With its girlish yip; "Been Caught Stealing" barks (and whimpers); Shangri-Las finger-snaps; and Alexis Krauss' nihilistic, Dickensian throwdown ("It was the best of times / It was the worst of times / I had to kill the new sheriff in town"), every sound in "Bitter Rivals" is taut and targeted, blowing out your speakers (again) with renewed vigor. A brittle acoustic strum busts into an adrenalized rumble that builds to the almost whispered chorus, backed only by a cozy 808 clap: "You are my bitter rival / But I need you for survival." Though the album of the same name has been less than an event, Sleigh Bells remain one of pop music's most combative, compelling outliers. C.A.
29. CHVRCHES – "Recover"
The key to killer synth-pop is to use a buoyant delivery to smuggle in lyrics worthy of black metal: "Carved / Earth / Cold / Hiding from you in this skin / So / Old," and that's in the first 11 seconds. From there, you get jaunty handclaps, opulent laser-beam arpeggios, Lauren Mayberry's elegantly aggrieved staccato, and a startling bridge that feels like the world's saddest submarine breaking the surface of the world's coldest, loneliest ocean. Bonus points for the Carnac the Magnificent shout-out. R.H.
30. Big Sean, feat. Kendrick Lamar, Jay Electronica – "Control"
And with a single verse, the rap game changed forever. "I had women on women, yeah that's bunk bed bitches." "You gon' get this rain like it's May weather." "Forever hot-headed but never got cold feet." By gosh, Big Sean just slays here, a brash, confrontational tour de force that brought Twitter to its knees, inspired bar-raising answer records by everyone from Fred the Godson to Papoose, and totally established Big S as the hottest MC in the game, let alone on this, his own song, which in a bittersweet addendum, also featured two other rappers so thoroughly clowned by his typhoon of lyrical acumen that they were never heard from again. May weather! Mayweather! Like the boxer! This one gets five out of five Big Seans. R.H.
31. Kacey Musgraves – "Follow Your Arrow"
The bad news is that they repeatedly bleeped out "roll up a joint" when she played this at the CMAs; the good news is that she played this at the CMAs. The idea here was that buoyant cries of "Make lots of noise / Kiss lots of boys / Or kiss lots of girls if that's something you're into" would revolutionize country radio and turn all the red states rainbow, and while we'd better get back to you on that, this goes a long way toward making up for "Courtesy of the Red, White, and Blue." Miranda Lambert is so pissed she didn't think of that "whore-ibble person" thing. R.H.
32. Rhye – "Open"
Violins cry, horns sigh, an oboe kibitzes, fingers snap, and Mike Milosh's androgynous voice flutters its falsetto in the most luxuriously, exquisitely delicate plea for us to please "stay." But who is this wispy creature cooing, "I'm a fool for that shake in your thighs" like he/she's got all the time in the world to explore this subject further? How did we get here, and is this creepy or rapturous? Oh, come on, who are we kidding? That "hmmm" on the chorus just sealed our fate. C.A.
33. Rich Homie Quan – "Type of Way"
With producer Yung Carter's vaguely eerie suite of synth guitar/horns/what-have-you hovering (like a Mike WiLL Made It preset) and Atlanta MC (and Future stan) Rich Homie Quan's crying-style of vocalizing, one might be tempted to shout foul. But the more you let Carter's track drift along, the more you become entranced by its peculiar, light-on-its-feet, almost dancehall riddim ("My Jamaican Guy"?), and RHQ's odd, anxious #hashtag exploration of the emotion behind other people's jealousy, peppered with his own moments of raw, fourth-wall-breaking honesty: "I got a hideaway / And I go there sometimes / To give my mind a break." Ultimately, these guys find their own type of way. C.A.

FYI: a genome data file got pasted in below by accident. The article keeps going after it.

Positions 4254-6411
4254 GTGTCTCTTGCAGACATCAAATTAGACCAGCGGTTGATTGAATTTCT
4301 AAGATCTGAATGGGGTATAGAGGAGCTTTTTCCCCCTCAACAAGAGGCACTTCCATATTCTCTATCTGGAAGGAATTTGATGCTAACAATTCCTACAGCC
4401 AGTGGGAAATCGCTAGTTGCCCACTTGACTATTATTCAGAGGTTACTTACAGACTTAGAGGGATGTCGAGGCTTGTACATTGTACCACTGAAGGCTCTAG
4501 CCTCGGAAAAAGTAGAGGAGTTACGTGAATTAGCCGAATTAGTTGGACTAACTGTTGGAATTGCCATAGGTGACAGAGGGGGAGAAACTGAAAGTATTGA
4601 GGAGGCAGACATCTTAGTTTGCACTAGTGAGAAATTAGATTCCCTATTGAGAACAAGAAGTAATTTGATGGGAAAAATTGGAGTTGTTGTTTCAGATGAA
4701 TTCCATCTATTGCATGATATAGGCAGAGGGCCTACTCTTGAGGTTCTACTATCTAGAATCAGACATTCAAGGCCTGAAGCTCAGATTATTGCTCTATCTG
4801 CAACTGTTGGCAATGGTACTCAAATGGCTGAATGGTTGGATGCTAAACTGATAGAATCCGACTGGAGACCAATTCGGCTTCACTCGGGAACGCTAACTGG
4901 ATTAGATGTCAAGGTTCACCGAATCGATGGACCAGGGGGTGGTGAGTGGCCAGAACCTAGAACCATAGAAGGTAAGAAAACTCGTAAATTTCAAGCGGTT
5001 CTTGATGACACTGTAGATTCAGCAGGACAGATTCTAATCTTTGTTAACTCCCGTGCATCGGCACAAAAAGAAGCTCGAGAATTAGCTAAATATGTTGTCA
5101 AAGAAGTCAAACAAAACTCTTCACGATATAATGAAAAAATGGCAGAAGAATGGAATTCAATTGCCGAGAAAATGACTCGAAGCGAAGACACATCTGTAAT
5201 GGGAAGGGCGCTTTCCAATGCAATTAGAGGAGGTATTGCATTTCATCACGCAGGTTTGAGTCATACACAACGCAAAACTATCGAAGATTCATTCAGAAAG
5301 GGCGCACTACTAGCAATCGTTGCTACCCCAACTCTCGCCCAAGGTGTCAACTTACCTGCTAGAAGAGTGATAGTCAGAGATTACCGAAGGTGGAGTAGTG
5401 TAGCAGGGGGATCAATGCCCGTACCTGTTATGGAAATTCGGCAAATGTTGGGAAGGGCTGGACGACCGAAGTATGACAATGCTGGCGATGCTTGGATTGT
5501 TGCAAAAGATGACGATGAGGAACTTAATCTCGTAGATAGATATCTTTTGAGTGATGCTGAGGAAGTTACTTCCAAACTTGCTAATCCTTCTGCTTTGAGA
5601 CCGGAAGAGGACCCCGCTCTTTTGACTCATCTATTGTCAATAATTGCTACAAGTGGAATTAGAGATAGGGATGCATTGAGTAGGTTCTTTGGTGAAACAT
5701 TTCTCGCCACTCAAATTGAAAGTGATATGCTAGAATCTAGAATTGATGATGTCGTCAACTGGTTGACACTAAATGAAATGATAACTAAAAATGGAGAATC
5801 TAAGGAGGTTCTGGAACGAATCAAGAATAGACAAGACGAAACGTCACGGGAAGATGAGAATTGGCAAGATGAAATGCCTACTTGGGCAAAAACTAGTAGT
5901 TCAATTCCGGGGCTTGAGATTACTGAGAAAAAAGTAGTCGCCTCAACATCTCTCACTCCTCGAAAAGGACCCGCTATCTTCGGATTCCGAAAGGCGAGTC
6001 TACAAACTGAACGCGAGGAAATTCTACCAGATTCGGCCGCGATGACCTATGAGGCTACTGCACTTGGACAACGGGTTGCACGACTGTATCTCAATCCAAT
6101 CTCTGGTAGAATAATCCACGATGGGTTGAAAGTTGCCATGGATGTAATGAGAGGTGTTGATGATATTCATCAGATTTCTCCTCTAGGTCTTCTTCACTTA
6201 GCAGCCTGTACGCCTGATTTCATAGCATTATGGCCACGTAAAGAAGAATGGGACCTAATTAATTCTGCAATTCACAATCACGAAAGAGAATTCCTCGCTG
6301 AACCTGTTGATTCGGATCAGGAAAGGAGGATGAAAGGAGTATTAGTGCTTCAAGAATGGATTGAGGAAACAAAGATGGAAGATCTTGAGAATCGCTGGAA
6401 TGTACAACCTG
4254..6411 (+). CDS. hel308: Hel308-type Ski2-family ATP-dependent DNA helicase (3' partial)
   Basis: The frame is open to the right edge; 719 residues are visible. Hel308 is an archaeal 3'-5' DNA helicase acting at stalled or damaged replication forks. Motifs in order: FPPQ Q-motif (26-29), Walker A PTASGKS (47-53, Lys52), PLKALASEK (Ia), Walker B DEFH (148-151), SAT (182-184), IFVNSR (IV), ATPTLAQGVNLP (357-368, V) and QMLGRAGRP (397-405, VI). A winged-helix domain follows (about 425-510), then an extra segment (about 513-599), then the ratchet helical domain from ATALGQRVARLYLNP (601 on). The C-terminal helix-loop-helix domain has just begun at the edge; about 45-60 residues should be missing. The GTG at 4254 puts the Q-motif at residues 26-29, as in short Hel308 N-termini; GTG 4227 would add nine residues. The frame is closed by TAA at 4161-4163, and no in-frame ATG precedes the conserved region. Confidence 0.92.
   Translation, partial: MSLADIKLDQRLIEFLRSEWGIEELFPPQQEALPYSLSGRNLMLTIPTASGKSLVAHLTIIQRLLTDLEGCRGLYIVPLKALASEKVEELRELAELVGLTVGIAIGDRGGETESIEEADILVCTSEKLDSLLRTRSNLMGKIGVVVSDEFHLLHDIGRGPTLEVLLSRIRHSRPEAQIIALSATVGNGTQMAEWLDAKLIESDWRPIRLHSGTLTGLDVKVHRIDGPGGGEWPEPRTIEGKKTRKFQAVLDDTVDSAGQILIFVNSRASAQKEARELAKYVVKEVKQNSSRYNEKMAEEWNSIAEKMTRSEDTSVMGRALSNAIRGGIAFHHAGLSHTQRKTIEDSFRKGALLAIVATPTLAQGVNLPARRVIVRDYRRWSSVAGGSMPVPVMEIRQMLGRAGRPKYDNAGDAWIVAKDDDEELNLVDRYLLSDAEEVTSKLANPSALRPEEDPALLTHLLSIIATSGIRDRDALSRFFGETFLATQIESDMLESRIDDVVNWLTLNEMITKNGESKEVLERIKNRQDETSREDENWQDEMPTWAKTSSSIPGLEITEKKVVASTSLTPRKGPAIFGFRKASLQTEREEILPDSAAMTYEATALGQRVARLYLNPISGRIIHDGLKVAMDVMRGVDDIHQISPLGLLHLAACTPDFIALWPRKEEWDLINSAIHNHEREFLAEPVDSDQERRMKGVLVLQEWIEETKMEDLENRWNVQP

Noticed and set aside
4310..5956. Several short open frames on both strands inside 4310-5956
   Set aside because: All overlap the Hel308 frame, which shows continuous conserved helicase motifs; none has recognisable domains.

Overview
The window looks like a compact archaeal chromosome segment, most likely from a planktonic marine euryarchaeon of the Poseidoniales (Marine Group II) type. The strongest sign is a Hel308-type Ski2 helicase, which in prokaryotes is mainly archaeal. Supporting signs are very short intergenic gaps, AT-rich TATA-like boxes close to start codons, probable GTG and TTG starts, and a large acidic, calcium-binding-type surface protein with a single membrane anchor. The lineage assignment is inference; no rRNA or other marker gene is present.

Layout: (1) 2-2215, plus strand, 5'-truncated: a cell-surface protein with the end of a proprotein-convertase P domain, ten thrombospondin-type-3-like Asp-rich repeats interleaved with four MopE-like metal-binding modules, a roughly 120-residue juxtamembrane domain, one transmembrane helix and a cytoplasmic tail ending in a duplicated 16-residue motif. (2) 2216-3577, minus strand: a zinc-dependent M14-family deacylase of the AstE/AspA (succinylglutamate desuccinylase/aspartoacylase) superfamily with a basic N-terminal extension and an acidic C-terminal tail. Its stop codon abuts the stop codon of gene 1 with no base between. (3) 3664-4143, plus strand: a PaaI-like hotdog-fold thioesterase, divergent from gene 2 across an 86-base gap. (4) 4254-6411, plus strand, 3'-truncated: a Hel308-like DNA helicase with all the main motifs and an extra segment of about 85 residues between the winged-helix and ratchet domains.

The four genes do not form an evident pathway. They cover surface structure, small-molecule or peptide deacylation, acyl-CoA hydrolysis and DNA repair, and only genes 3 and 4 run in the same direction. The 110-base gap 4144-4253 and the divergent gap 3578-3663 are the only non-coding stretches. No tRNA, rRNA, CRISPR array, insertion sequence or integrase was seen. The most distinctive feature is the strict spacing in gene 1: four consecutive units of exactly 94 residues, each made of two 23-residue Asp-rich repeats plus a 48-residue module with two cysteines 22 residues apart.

34. Superchunk – "Me & You & Jackie Mittoo"
Thirty years after Replacements frontman Paul Westerberg, then 21, sputtered, "I hate music / It's got too many notes," Superchunk frontman Mac McCaughan, now 46, yelps, "I hate music / What is it worth? / Can't bring anyone / Back to this earth," and the indie-punk cycle of life rolls on, guitars and hearts heaving. But of all people, indie-punk lifers are always aching for the next musical epiphany to sustain their flagging spirits, and unsung reggae MVP Jackie Mittoo (an exquisite keyboardist, Studio One musical director, and co-founder of the Skatalites) is just the sort of revelatory discovery that an aging American record geek would stumble upon and be transfixed. Maybe that's not enough, but it's close. C.A.
35. Todd Terje – "Strandbar (Disko)"
It begins with a chunky disco shuffle not unlike many of the Norwegian producer's records — big fat breakbeats, insurgent cowbells, whippoorwilling oscillators, crabwalking clavinets — and it's perfectly fine, enough to keep you from checking your cell phone or moseying off to the bar. And you go on like that for a while, content but not particularly committed, until four minutes have passed, and a flurry of MFSB strings gives way to those chords, and Terje's textbook nu-disco explodes into the sunniest, most transcendent piano-house anthem to come around since Reagan was in office. Meteorologists are predicting that this will be Europe's coldest, wettest summer since 1816; leave it to a Norwegian to come up with the only possible solution. PHILIP SHERBURNE
36. Vampire Weekend – "Ya Hey"